Five Bathroom Renovation Tips: Read This Before You Renovate

As you may or may not know, I work as a designer at a full service kitchen and bathroom renovation company. Since I have worked on a lot of bathroom renovations over the years, I thought I’d put together a list of five tips to consider before you renovate your bathroom. So whether you’re doing it yourself or hiring a professional, read this before you start your project!

1. Figure Out Your Budget

( and share it with the people you want to get quotes from )

Knowing your budget may help you decide how you’ll go about renovating. I work as a designer at a full service renovation company and it’s surprising how many people don’t want to tell you their budget. First, let me say – we don’t ask what your budget is so that we can max it out – we ask what your budget is so that we can prioritize within and determine if our services are best for your project. Does your budget allow for a turnkey renovation with a designer and project manager? Does your budget allow for a general contractor while you look over the design and selections yourself? Is this a DIY project? Knowing your budget and sharing it with a professional can help you determine what is realistic for your project. Do your research and look into the cost of the fixtures and materials you’d like to use for your project and don’t forget that the majority of a bathroom renovation cost is the labour!

2. Pick Your Vanity Before You Start

To some this may sound like common sense, but you have no idea how many people come to the showroom and say that they need a vanity that day because the contractor is ready to install it. If you’re looking for something custom or unique, you could be looking at a minimum 5-8 week lead time. Not to mention, knowing the finish of your vanity will help when selecting tile and countertops as well. Having your vanity selected is definitely one of the most crucial first steps. So if you don’t want to settle for what’s in stock at the big box stores or pay to relocate plumbing if it doesn’t work out later – pick your vanity!

3. Order Fixtures Before You Start

A lot of people are surprised at how long faucets, toilets, tubs, mirrors and light fixtures can sometimes take to come in. If you’re looking at a special finish like matte black or brass, they can take even longer.  I always recommend ordering and having product on hand before you begin demolition. You’ll need the rough-in valves for shower and tub fixtures during the first week of a renovation and it’s always easier to rough-in electrical and plumbing when you’re sure the fixtures are finalized.

4. Think About The Details

Have you selected your grout colour? Have you planned out the pattern in which you’ll lay your tile? Are you adding a niche or any shelf storage in the tub or shower area? Have you left enough space for accessories like towel bars and tissue holders? Do you know where your sconces will be placed and if that works with the mirrors you’ve selected? Don’t forget the details as they will impact the look and functionality of the finished product.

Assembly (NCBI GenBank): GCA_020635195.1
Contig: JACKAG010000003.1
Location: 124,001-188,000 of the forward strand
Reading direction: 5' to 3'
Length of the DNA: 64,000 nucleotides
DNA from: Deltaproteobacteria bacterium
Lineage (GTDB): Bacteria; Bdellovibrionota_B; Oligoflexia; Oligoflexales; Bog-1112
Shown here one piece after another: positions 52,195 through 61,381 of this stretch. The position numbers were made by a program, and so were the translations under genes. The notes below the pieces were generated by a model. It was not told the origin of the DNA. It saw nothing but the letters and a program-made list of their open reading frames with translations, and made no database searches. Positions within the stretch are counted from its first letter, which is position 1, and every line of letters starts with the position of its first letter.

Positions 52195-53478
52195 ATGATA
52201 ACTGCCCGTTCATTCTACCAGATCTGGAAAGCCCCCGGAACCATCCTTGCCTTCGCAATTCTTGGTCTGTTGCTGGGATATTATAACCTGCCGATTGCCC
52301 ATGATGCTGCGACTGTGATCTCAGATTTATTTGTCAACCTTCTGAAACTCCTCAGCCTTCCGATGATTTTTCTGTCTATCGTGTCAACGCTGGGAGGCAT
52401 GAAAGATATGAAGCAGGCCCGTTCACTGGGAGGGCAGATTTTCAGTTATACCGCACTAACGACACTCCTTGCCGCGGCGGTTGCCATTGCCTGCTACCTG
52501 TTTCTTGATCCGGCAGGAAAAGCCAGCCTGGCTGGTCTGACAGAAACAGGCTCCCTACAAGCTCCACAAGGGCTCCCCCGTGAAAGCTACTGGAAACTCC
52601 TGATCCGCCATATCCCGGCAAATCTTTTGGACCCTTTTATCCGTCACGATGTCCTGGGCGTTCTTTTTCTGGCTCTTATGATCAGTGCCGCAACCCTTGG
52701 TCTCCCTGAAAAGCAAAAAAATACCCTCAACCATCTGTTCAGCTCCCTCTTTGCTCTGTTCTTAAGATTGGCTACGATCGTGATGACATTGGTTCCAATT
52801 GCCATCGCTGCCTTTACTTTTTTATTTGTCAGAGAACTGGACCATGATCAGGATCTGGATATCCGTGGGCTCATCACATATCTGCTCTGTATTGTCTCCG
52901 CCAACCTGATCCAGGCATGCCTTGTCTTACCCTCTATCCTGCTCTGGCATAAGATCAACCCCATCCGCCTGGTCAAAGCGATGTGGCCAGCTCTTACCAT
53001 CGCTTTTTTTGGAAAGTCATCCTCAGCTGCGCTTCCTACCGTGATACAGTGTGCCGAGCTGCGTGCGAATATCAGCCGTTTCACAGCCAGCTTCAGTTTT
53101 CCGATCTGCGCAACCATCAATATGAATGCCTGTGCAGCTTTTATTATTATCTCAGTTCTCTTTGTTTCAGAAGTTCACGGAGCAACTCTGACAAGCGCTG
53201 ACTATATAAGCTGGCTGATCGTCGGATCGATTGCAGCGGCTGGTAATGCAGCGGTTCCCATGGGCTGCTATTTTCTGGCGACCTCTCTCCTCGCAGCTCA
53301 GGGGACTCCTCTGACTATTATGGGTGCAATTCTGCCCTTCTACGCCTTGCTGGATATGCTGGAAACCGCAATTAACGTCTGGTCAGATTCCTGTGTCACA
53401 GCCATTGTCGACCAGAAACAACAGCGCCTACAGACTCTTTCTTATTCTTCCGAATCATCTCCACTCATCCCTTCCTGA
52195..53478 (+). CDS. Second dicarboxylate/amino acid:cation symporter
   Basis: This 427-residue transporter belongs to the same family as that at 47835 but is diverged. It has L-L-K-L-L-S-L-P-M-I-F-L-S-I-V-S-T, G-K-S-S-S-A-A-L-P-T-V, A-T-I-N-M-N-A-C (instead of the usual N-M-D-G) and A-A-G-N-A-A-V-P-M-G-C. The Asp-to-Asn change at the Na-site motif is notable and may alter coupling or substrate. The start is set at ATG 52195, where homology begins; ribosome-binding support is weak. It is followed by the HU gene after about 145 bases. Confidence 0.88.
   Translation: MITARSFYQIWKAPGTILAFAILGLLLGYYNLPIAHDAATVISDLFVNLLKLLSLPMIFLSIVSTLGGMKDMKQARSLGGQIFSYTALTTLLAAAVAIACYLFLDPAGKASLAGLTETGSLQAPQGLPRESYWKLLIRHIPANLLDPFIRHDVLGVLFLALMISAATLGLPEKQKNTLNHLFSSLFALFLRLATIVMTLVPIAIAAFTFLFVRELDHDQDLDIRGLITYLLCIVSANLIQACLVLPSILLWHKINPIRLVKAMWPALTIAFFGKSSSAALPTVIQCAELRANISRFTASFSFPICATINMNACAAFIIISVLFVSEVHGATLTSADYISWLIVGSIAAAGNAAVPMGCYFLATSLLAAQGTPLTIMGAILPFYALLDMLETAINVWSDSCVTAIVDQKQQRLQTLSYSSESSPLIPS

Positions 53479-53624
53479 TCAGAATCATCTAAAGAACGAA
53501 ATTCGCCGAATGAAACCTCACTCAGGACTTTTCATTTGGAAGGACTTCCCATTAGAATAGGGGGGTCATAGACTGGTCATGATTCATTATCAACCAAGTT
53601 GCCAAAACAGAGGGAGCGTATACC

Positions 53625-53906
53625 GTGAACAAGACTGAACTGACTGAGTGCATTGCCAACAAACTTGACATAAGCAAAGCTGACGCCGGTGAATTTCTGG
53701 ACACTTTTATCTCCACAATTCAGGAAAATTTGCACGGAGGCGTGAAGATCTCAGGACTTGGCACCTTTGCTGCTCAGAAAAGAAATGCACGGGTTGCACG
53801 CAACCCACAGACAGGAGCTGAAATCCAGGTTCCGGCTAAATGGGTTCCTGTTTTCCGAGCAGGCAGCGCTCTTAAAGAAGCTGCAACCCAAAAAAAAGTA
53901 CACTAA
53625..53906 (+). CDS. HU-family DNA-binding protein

5. Have A Plan

It sounds straight forward, but know what you want before you start. It’s hard to add framing for a custom shower bench or install bracing to support grab bars after everything is closed up, waterproofed and ready for tile. Make sure that you know what you want and what you’re getting before starting and make sure that your contractor is on the same page too!

Are you thinking of renovating a bathroom?  Do you have any questions about bathroom renovations? Let me know in the comments below!

NOTE: Feature Image is of a bathroom I designed and renovated for work.

3 thoughts on “Five Bathroom Renovation Tips: Read This Before You Renovate

  1. Love your design and decor….hope to purchase from your page in the future. You have such an eye for color and decor! Thanks for sharing!


  2. Hello! I just “discovered” your amazing blog while searching for some design inspiration for our master bath reno. We’re leaning towards doing a large walk in shower very similar to yours, but I keep wondering if we should go with a smaller shower in favor of having a separate soaking tub. Do you find more clients are favoring master baths with large showers only, or is having a tub still a high selling point for resale? I should add that we do have an antique cast iron claw foot tub in our upstairs hall bath. Thank you!


    1. Hello! Thanks for the comment & for taking a look at the blog! I’ve found that for resale as long as there is one tub in the house – you’re okay to remove it from the master. I think it really depends on the size of the space – a large shower is great – but if you make the shower TOO big, it ends up feeling drafty/cold and can end up being wasted space. If the room is big enough, sometimes a smaller soaker tub helps to fill the floor space. If the room is smaller – I would make the shower a priority (because not many people actually take baths or have time to take baths anymore! )


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